> So I ask, what is the point, and how is that not silly?
> > iirc my objection was to "what is the point" and "kinda silly".
> More precisely, your objection was to "what is the point of
> benchmarking a scripting engine using algorithms implemented in
> "native" libraries." That, and "kinda silly." I don't question the
> point of benchmarking library invokation performance, nor the point
> of
> benchmarking native library performance. I just question:
> 5: What is the point of comparing interpreted languages largely by
> those two criteria, since only the first of those is relevant to the
> language at all, and still is only one of many criteria by which
> language performance can be measured.
> The point of programming languages is to translate some algorithm
> representation, which is intended to be more "palatable" than native
> code, to native code. The point of comparing languages, then, is to
> see what it takes to create something in those languages (how
> palatable are their representations of some algorithm, on the
> language
> shootout site measured as code size), and how well would the native
> code resulting from their translations perform (e.g. resource cost in
> terms of execution time and memory usage).

Is the unbounded spigot algorithm implemented in "native" libraries, or
is it implemented in Lua and PHP and ...? 

Sometimes the arbitrary precision arithmetic required by the unbounded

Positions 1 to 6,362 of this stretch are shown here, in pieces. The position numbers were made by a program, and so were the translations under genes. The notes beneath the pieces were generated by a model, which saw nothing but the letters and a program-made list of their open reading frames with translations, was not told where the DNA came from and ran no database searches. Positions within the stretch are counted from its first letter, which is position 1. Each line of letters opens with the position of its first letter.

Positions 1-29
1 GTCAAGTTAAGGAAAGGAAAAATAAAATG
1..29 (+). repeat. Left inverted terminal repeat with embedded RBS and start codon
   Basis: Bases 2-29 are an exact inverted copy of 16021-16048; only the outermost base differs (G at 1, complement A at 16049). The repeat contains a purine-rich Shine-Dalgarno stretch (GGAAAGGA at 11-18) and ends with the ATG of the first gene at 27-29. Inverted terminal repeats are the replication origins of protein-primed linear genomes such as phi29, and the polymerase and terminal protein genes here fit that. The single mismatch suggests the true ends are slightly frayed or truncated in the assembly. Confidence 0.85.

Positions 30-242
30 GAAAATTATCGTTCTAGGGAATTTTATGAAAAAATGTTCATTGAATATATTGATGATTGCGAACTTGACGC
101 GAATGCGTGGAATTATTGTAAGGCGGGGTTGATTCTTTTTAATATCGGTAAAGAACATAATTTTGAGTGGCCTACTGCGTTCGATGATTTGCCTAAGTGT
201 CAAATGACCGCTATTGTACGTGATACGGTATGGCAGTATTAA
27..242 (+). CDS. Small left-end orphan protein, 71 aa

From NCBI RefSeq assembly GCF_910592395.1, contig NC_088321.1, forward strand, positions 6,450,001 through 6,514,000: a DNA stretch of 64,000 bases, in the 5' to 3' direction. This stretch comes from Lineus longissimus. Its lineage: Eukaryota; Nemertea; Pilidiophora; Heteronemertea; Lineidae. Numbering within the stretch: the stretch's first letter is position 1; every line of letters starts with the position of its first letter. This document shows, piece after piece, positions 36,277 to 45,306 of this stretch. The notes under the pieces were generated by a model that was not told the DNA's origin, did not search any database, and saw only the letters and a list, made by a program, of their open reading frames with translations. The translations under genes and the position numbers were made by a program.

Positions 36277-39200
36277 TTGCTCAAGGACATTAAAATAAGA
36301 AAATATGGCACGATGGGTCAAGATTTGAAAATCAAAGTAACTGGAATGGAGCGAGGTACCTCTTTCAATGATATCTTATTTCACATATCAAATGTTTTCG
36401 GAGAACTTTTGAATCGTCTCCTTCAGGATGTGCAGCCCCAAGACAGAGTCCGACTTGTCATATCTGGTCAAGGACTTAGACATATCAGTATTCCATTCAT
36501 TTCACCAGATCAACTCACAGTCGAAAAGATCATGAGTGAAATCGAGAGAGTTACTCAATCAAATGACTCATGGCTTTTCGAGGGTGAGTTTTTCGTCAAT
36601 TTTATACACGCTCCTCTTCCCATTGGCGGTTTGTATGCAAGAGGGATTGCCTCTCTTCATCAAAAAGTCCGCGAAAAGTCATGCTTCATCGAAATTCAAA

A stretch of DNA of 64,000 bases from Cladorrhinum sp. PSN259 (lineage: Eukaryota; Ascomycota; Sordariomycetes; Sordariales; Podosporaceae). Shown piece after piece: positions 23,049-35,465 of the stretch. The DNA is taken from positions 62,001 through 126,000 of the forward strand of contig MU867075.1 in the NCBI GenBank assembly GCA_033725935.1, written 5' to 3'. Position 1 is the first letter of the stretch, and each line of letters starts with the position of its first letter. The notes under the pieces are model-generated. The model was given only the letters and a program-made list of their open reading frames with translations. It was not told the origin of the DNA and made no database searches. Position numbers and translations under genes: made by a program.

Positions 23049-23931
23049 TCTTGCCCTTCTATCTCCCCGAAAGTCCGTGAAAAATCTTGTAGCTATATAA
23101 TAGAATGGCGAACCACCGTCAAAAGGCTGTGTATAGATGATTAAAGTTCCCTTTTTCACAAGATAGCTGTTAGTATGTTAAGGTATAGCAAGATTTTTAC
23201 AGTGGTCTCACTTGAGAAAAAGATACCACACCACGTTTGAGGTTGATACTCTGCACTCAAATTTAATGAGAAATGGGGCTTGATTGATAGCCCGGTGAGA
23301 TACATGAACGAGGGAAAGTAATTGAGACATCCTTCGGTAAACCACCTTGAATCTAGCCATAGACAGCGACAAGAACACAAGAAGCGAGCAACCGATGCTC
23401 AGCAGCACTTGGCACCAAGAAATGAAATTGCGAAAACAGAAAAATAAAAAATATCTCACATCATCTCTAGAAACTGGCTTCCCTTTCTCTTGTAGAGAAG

spigot algorithm is from GMP and sometimes a different implementation
provided with the language (and very rarely a stroke of Mike Pall

On what grounds should we disallow a programmers use of GMP while
allowing the language implementers use of GMP under the covers? 

> 6: This is an academic exercise, which calls for academic use cases.

As there's no association with academia, 'academic' in this usage seems
to mean 'of no practical relevance' which leads to a puzzling call for
use cases of no practical relevance - or an equivocation ;-)

> If one aims to provide practical benchmarks (insofar possible), then
> one should test practical use cases, and use native libraries where
> one would in practice, for all target languages, not only for some.
> The language shootout site does neither. Cases like pidigits and
> mandelbrot may be practical use cases to some. But to most,
> benchmarking such repeating calculations is an academic use case,
> intended at best as a measure of fitness of the language for number
> crunching applications in general.

If they're practical uses cases to some doesn't that make them
practical use cases? (Claims to know about what "most" do too often
turn out to be simple assumptions that "most" do what we do.)

> Conclusion:
> 7: Benchmarks of algorithms will mostly tell you something about the
> implementation of those algorithms, and the language/compiler used to
> create them.
> 8: It will not tell you a great deal about the palatability of code
> representation in the target language, nor the performance of
> whatever
> native code it ultimately translates to, if the target language is
> different from the one used to implement the test algorithms.

In what percentage of the benchmarks shown in the benchmarks game does
that situation arise?

> So rather than a "language shootout", it should be called a "shootout
> of a handful of compilers and libraries", where the different
> interpreted languages and their VMs are simply another set of
> algorithms in the test suite, and where sometimes the native
> libraries
> are skipped in favor of interpreted implementations.
> I'm not crying "unfair" or anything like that. But as academic
> exercises go, this IS a rather pointless one. Which brings us back to
> my first post.

It hasn't been called "language shootout" since the Virginia Tech
shooting over a year ago - so it's puzzling that you express an opinion
on what it should be called rather than a "language shootout".